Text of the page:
Lot 1628. A large blue and white jar, Ming dynasty, late 15th-16th century; 13 5/8 in. (34.5 cm.) high. Estimate USD 30,000 - USD 50,000. © Christie's Images Ltd 2019
The globular jar has a slightly flared mouth and splayed foot, and is finely decorated with the Eight Daoist Immortals (baxian) amidst trees and rocks, between a band of ruyiheads enclosing Eight Buddhist Emblems (anbaxian) on the shoulder and a band of petal lappets above the base, all below trellis pattern on the neck, Japanese wood box.
Note: The present jar is related to a group of large blue and white jars and meiping of fifteenth-sixteenth century date, painted in a style commonly referred to as 'windswept', depicting scenes of figures in landscapes or garden settings which are taken from traditional literature and popular drama. The panoramic landscape scene is comparable to handscroll paintings of the early Ming period.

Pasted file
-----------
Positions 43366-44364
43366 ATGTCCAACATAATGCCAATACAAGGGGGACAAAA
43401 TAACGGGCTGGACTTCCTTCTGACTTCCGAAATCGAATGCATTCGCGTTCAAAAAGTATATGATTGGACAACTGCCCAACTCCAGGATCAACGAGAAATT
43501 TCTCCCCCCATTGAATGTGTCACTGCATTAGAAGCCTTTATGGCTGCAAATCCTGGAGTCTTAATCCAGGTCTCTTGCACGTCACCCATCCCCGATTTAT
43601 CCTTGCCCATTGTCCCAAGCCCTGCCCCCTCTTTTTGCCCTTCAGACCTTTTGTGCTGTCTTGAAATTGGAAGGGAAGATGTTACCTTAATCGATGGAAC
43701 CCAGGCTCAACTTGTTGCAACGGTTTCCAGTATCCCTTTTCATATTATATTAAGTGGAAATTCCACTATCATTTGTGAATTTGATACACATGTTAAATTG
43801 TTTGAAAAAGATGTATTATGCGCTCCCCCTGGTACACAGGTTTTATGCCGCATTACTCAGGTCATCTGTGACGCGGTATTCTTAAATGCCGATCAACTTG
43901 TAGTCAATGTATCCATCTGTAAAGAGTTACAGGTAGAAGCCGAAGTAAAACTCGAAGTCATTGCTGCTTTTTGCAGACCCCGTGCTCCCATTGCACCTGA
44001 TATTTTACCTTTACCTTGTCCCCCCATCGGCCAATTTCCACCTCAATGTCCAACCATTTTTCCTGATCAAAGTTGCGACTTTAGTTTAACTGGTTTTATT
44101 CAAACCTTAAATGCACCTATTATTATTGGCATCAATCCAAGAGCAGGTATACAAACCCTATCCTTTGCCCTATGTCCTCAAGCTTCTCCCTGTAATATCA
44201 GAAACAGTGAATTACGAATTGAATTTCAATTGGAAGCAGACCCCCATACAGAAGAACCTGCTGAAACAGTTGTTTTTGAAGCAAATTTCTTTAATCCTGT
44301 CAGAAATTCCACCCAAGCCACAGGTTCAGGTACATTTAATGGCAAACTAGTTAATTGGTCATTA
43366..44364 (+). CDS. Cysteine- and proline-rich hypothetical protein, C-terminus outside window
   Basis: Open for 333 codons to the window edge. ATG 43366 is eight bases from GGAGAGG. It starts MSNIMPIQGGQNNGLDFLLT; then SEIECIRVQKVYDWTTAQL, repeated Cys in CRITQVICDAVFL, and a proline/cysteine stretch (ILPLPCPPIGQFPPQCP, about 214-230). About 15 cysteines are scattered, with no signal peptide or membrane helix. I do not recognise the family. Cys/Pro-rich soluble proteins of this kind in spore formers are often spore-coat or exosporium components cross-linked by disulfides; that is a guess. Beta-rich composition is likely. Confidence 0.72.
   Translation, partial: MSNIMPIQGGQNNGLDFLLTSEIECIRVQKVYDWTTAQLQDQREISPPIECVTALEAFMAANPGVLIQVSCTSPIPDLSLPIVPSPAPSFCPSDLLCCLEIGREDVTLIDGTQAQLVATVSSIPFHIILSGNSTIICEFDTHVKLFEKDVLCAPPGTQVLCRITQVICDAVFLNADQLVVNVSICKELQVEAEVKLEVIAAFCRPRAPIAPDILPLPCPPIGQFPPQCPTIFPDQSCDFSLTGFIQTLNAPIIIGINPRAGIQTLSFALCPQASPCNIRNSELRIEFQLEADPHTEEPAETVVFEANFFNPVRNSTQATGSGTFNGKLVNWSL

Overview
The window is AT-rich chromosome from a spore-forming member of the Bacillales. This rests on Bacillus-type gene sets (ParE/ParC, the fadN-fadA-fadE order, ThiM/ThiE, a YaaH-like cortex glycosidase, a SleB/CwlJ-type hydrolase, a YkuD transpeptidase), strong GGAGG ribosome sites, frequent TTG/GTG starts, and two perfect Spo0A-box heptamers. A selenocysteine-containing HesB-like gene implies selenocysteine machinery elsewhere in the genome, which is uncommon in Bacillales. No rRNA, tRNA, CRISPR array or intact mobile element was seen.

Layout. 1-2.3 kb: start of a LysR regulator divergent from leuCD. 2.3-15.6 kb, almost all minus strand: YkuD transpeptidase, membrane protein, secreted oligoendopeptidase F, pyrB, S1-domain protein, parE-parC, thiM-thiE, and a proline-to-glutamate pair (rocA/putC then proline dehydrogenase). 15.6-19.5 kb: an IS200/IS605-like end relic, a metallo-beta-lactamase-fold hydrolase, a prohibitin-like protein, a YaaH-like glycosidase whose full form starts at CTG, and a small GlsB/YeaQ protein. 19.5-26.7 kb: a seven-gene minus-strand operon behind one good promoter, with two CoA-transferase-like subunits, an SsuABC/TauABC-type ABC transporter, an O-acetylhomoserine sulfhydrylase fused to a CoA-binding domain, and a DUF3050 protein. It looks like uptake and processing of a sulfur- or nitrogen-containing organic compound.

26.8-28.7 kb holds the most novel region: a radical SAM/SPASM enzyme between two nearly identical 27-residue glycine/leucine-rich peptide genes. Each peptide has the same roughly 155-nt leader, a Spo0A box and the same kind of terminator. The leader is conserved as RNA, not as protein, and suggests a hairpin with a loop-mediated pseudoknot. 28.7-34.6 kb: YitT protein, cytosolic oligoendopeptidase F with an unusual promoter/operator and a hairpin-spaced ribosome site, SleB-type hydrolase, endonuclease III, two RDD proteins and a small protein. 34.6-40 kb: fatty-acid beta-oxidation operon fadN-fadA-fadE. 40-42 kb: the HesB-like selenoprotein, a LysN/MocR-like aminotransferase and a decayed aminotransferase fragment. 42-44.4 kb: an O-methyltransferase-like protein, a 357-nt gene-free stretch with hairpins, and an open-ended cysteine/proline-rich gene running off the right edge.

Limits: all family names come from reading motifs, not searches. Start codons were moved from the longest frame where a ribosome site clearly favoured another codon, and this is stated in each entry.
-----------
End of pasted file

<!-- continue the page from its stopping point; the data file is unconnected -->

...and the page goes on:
A comparable jar, shown with cover, decorated with the Eight Immortals as well as figures playing weiqi, is illustrated in Panoramic Views of Chinese Patterns, Tokyo, 1985, no. 50. Two other jars painted in the 'windswept' style, but without the incorporation of the Eight Immortals, are illustrated in Sekai Toji Zenshu, vol. 14, Tokyo, 1976, nos. 35 and 36. The form, as well as the decorative design seen on the present jar is perhaps more reminiscent of fahua jars dating to the fifteenth-sixteenth centuries, such as the fahua jar from the E. T. Chow Collection, decorated with the Eight Immortals, with similar lappet band at the foot and ruyi-form cartouches on the shoulder, sold at Christie's Hong Kong, 1 December 2010, lot 3118.
Christie's. Fine Chinese Ceramics & Works of Art, New York, 22 March 2019